Two films, “180° Rule” (Khate Farzi) from Iran directed by Farnoosh Samadi and produced by Ali Mosaffa, and “True Mothers” (Asa Ga Kuru) directed by Naomi Kawase from Japan, are on women who face condemnation for flouting accepted norms of behaviour.

There is no queen bee safety zone in countries with a patriarchal bias. Iran is known for its strict code of conduct in public and from the male gaze. The woman pays if she does not adhere to what is deemed decent by the men who make them. Even in more broadminded countries, that diktat applies, even if to a lesser degree.

Farnoosh Samadi’s “180° Rule” is on Sara (Sahar Dolatshahi), living in Teheran, planning to attend a wedding in northern Iran, Her husband Hamed (Pejman Jamshidi), facing last-minute duties, forbids her going without him, despite all her pleas. A typical authoritative male, his will must prevail. His absence providing the leeway, she decides not to forego the enticing diversion she is entitled to and leaves with her five-year-old daughter Raha, who is feeling unwell. This forbidden journey becomes a nightmare for which the erring wife pays a heavy price. Her uptight husband wields his muscle and she has no weapons to defend herself.

Film Still. 180° Rule

Sara, a compassionate school-teacher with pupils who confide in her, is well-liked by fellow teachers and young students. She is competent and caring at home and to her daughter. But her rigid husband sees her openness and popularity as something unfeminine and unbecoming. Their differing temperaments and his misreading of her nature, affect their relationship. Unable to accept her act of discretion, in a key instance, he sides with the accusers when they confront each other in court, despite her pleas. Worse still, there seems to be no way out in this dilemma.

The mystifying title applies to a filmmaking guideline for spatial relations between two characters on screen. The 180° Rule sets an imaginary axis, or eye line, between two characters or between a character and an object. By keeping the camera on one side of this imaginary axis, the characters maintain the same left/right relationship to each other, keeping the space of the scene orderly and easy to follow. When the camera jumps over the invisible axis, this is known as crossing the line or breaking the line, and it can produce a disorienting and distracting effect on a viewer.

Film Still. 180° Rule

Director Samadi, born in Iran, is a graduate of the Fine Arts Academy in Rome. She started with making short films, which include “Gaze”, “The Silence”, “Disappearance” and “More than Two Hours”. She says her debut feature film, is the first of a trilogy around secrets and lies in given circumstances and relationships.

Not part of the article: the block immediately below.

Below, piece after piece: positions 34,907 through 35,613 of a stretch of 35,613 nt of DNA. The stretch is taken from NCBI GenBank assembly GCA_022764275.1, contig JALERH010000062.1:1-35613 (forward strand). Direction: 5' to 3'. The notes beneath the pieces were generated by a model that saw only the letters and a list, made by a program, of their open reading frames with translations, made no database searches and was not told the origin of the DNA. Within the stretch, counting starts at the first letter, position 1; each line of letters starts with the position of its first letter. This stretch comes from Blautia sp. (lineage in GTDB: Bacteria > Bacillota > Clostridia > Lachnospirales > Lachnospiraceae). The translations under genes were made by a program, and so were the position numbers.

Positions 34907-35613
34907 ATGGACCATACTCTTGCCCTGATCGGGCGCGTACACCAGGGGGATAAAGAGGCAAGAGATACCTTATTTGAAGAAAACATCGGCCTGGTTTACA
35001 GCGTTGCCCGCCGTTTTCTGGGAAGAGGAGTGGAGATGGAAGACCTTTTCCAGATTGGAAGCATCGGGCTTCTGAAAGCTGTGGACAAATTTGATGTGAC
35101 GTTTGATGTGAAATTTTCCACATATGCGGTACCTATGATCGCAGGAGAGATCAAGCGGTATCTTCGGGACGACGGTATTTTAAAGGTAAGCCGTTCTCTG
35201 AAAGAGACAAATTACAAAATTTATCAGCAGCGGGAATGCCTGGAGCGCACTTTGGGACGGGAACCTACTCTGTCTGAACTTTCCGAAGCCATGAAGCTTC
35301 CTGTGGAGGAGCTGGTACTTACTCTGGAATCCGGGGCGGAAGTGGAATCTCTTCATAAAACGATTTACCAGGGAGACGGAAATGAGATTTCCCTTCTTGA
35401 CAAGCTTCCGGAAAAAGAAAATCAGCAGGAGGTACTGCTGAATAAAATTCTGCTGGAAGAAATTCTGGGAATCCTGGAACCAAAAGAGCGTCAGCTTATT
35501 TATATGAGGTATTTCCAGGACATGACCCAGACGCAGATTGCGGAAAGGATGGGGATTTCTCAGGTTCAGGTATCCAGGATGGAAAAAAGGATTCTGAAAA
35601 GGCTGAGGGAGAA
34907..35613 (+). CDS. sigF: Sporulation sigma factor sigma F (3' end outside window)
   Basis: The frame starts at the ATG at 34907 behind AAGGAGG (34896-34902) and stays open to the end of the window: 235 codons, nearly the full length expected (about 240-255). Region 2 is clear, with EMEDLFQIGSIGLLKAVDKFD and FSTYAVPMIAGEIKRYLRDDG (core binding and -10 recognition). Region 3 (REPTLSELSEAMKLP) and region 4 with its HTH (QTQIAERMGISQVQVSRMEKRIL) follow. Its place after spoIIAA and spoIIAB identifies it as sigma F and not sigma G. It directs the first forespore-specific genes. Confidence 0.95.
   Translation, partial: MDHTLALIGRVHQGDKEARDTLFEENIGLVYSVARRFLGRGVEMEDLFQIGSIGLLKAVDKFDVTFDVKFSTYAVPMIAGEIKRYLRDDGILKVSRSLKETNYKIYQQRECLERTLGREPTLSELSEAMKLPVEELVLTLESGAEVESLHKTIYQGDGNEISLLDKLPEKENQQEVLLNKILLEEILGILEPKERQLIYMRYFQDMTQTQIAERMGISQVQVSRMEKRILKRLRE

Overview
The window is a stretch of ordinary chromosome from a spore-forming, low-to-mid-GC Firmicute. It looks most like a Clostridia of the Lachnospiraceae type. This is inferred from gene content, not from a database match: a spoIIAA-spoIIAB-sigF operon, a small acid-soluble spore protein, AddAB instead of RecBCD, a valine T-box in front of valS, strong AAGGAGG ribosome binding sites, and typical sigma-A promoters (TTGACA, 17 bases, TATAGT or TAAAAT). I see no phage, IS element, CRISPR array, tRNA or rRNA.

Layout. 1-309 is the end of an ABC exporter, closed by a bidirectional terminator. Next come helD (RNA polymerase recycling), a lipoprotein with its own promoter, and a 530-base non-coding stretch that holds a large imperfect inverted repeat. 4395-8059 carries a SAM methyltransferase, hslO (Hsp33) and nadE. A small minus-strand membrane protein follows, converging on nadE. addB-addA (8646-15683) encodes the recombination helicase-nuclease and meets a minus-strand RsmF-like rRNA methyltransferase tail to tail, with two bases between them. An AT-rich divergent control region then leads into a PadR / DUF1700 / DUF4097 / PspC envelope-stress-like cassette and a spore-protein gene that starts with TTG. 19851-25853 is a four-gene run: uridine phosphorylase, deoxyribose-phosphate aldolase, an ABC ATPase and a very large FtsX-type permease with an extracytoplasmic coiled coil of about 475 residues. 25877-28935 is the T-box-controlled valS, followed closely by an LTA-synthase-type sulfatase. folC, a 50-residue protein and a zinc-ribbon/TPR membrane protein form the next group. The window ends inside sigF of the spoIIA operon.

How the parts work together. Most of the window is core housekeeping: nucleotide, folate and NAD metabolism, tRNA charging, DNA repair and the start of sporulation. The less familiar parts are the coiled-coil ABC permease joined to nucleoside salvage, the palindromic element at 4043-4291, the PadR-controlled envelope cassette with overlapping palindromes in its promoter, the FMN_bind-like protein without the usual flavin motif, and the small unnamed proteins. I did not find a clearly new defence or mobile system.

Farnoush Samadi

“True Mothers”, from Japan, directed by the marvellous filmmaker Naomi Kawase (“Radiance”, “An”) is an emotionally charged adaptation of the 2015 novel by Mizuki Tsujimura. The film could well have been a sentimental, all-out sob story, but the director takes her story to another level as it tweaks the mind of the viewer. The film starts with a shy teenaged girl, Hikari (a stirring enactment by Aju Makita), coming to the home of an elderly couple who have adopted a six-year-old boy who she claims is her son. She wants to be paid.

Film Still. True Mothers.

The film then traces the girl’s earlier life, when she is unsettled at home but carefree with others. She gets pregnant by her schoolmate boyfriend and gives birth to a baby boy who is handed over to Baby Baton, a not-for-profit association intended to match couples who cannot procreate with mothers who do not want to raise, or cannot raise, their natural children. She finds solace in the open-minded owner and other inmates share their predicaments with her. The twists and turns start here as Hikari resolutely faces challenges that come her way. Meanwhile, the son she does not know is a happy, winsome boy in the care of a loving, well-settled childless couple. The story then relays how the mother and the adoptive parents live out their lives, how their fateful meeting leads to a confrontation of shock, sadness and pain, eventually ending on how they come to terms with each other’s gain and loss.

Film Still. True Mothers.

The film’s sensitive handling and its tender visualizing has a palpable emotional pitch, and a pathos that touches, elevates and edifies. The teenaged Hikari, with her stone-faced, hammer-edged jawline, goes through several phases and endless journeys, silently defiant, wary and determined to see her way through it all. Rarely giving in to her feelings or letting them show, she looks resolutely at her uncertain future. Finally, she arrives in her son’s home as an unwelcome intruder. She confronts a firm rebuttal, which softens to concern on her plight and her yearning. The film makes the point that unapprehended motherhood deserves compassion and status.

Naomi Kawase